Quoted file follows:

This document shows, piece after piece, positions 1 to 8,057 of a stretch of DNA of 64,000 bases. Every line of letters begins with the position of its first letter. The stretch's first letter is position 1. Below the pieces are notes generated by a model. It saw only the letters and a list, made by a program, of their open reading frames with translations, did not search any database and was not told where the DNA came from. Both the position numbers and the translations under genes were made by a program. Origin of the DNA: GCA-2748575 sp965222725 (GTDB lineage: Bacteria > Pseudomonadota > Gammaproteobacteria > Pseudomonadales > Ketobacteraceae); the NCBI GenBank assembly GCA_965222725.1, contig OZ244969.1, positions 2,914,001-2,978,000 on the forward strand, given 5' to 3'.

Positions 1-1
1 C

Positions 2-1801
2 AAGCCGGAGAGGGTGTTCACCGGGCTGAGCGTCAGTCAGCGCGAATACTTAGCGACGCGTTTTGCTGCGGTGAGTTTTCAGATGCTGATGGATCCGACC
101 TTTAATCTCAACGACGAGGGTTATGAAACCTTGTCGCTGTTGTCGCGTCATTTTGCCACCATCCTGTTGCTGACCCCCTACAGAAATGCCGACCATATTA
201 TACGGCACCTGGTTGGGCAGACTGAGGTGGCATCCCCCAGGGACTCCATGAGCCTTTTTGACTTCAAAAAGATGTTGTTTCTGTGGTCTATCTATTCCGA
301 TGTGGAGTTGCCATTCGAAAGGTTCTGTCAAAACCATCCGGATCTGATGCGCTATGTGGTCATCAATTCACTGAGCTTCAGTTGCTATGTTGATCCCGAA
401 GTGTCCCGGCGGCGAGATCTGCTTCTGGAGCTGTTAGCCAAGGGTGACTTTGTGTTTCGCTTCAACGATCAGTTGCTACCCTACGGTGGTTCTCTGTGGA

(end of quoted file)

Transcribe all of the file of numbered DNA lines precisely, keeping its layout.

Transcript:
This document shows, piece after piece, positions 1 to 8,057 of a stretch of DNA of 64,000 bases. Every line of letters begins with the position of its first letter. The stretch's first letter is position 1. Below the pieces are notes generated by a model. It saw only the letters and a list, made by a program, of their open reading frames with translations, did not search any database and was not told where the DNA came from. Both the position numbers and the translations under genes were made by a program. Origin of the DNA: GCA-2748575 sp965222725 (GTDB lineage: Bacteria > Pseudomonadota > Gammaproteobacteria > Pseudomonadales > Ketobacteraceae); the NCBI GenBank assembly GCA_965222725.1, contig OZ244969.1, positions 2,914,001-2,978,000 on the forward strand, given 5' to 3'.

Positions 1-1
1 C

Positions 2-1801
2 AAGCCGGAGAGGGTGTTCACCGGGCTGAGCGTCAGTCAGCGCGAATACTTAGCGACGCGTTTTGCTGCGGTGAGTTTTCAGATGCTGATGGATCCGACC
101 TTTAATCTCAACGACGAGGGTTATGAAACCTTGTCGCTGTTGTCGCGTCATTTTGCCACCATCCTGTTGCTGACCCCCTACAGAAATGCCGACCATATTA
201 TACGGCACCTGGTTGGGCAGACTGAGGTGGCATCCCCCAGGGACTCCATGAGCCTTTTTGACTTCAAAAAGATGTTGTTTCTGTGGTCTATCTATTCCGA
301 TGTGGAGTTGCCATTCGAAAGGTTCTGTCAAAACCATCCGGATCTGATGCGCTATGTGGTCATCAATTCACTGAGCTTCAGTTGCTATGTTGATCCCGAA
401 GTGTCCCGGCGGCGAGATCTGCTTCTGGAGCTGTTAGCCAAGGGTGACTTTGTGTTTCGCTTCAACGATCAGTTGCTACCCTACGGTGGTTCTCTGTGGA